Within the West, women have fought for equal recognition under the law, which fundamentally entitles a woman to express and affirm both the right to her body, and all the assumptions entailed therein, and the freedom to express her body, without harming or infringing on the rights of others, as she sees fit. In so doing a Western woman may choose of her own volition to wear short shorts. In Arabic cultures, however, women do not enjoy similar rights and are forced to cover their bodies, which thereby oppresses their freedoms and equalities.

Though this argument is seemingly well constructed and may be used to persuade millions of people that Arabic culture oppresses women, the argument is fundamentally flawed in several respects.

First, the argument is a false dichotomy, that is, it assumes that there are only two alternatives. This is an assumed premise though it is never stated, the assumption being a woman is free or she is oppressed, the assessment of which is based on the practices of her culture. This form of argumentation presents all the justifications for why freedom is important and then associates Western conceptions of freedom as the only acceptable notion of cultural freedom. The distinction is easily drawn against those of Arabic culture because we are still assuming that we are comparing freedom against non-freedom, Western culture against Arabic culture.

Second, the fallacious argument doesn’t account for a third possibility, which is precisely why it is a false dichotomy, wherein one could claim that both Western women wearing short shorts and Arabic women wearing a burkah or hijab are both free and are both enjoying equal amounts or conceptions of freedom.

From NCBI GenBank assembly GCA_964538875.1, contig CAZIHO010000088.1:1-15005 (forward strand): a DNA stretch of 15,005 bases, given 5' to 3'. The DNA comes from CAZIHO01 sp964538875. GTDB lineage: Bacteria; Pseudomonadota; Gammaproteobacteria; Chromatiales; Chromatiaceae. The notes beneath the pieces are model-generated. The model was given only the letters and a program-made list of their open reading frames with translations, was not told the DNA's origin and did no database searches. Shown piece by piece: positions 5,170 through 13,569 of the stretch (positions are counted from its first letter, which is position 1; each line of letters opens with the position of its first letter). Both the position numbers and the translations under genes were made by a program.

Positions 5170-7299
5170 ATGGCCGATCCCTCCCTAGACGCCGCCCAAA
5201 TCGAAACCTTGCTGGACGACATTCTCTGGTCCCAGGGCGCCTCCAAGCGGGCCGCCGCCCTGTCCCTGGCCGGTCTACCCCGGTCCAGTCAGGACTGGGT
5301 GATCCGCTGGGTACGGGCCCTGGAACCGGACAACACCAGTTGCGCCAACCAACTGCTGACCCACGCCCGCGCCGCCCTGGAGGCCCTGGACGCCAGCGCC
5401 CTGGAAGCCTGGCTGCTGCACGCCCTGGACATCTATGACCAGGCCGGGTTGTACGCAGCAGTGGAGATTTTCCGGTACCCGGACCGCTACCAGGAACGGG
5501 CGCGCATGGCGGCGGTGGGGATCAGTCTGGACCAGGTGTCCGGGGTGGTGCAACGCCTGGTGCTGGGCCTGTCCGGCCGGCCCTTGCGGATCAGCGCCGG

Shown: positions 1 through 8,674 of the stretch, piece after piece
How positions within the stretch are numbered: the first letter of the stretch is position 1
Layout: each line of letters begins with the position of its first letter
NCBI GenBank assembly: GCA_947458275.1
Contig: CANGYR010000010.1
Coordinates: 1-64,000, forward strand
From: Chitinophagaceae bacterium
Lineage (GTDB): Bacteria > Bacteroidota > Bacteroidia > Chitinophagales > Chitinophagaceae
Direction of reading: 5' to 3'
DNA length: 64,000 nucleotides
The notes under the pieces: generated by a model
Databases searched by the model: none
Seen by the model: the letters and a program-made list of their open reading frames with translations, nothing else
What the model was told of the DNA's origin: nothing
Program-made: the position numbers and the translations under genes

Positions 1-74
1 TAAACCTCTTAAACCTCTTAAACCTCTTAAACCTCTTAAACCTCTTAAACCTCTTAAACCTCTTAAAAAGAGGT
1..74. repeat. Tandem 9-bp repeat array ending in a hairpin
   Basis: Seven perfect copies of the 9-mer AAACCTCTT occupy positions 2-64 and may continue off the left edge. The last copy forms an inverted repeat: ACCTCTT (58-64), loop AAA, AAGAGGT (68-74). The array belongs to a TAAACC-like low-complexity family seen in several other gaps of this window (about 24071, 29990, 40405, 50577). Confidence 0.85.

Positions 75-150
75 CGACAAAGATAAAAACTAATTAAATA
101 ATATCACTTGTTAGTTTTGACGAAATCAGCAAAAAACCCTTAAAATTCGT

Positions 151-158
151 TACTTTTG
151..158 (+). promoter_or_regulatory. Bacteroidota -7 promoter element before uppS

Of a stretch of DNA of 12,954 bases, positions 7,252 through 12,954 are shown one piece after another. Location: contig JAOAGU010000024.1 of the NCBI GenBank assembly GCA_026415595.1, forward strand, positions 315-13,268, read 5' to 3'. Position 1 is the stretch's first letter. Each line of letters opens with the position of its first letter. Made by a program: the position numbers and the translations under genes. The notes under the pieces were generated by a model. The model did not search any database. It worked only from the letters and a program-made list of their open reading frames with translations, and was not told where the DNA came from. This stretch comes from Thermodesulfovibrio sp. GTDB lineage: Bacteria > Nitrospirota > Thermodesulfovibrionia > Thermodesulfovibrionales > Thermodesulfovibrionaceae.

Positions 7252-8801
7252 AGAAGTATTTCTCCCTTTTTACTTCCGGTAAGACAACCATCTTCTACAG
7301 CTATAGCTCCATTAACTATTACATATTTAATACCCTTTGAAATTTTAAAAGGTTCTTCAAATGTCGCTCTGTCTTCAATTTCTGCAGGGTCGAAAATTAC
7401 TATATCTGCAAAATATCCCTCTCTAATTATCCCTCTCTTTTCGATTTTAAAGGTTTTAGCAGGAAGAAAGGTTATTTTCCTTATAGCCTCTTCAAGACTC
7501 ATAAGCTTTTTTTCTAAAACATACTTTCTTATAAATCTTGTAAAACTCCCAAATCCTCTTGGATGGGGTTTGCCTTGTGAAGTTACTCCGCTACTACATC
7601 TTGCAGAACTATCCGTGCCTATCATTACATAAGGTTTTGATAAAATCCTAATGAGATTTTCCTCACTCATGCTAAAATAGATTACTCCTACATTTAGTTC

In Arabic cultures the concept of preserving one’s modesty is an important religious and cultural practice. Muslim women are free in their decision to preserve their modesty just as Western women are free to wear short shorts. The two are not incompatible. The two, however, are incompatible or at least compatible with great difficulty within the same culture. Within the same culture it is difficult to both accept the hijab and accept short shorts. As America is a mix of cultures, not a melting pot, this is a difficulty that every American faces. One cannot look at Muslim women as oppressed as their expression of freedom is also manifest in the hijab and burkah.

Finally, the myth and craftiness of the fallacious argument is that it appeals to the worst in us all, while seeming to do otherwise. If read at face value it seems to be a factual account of freedom, on the one hand, contrasted against oppression, on the other. In actuality the argument is not only biasing a Western conception of freedom, it is demonizing, at worst, and belittling, at best, a Muslim woman’s ability to both remain free and preserve her modesty. What the argument implies is that Muslim women should remove their burkahs and hijabs, and only then can they be free, which is completely erroneous.

The truth is freedom manifests in various forms, which is by its definition its modus operandi. Freedom cannot be assumed nor can it be taken. It cannot waver and it is not unjust. For these reasons, we all ought to practice a bit of cultural sensitivity.

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About Jason J. Campbell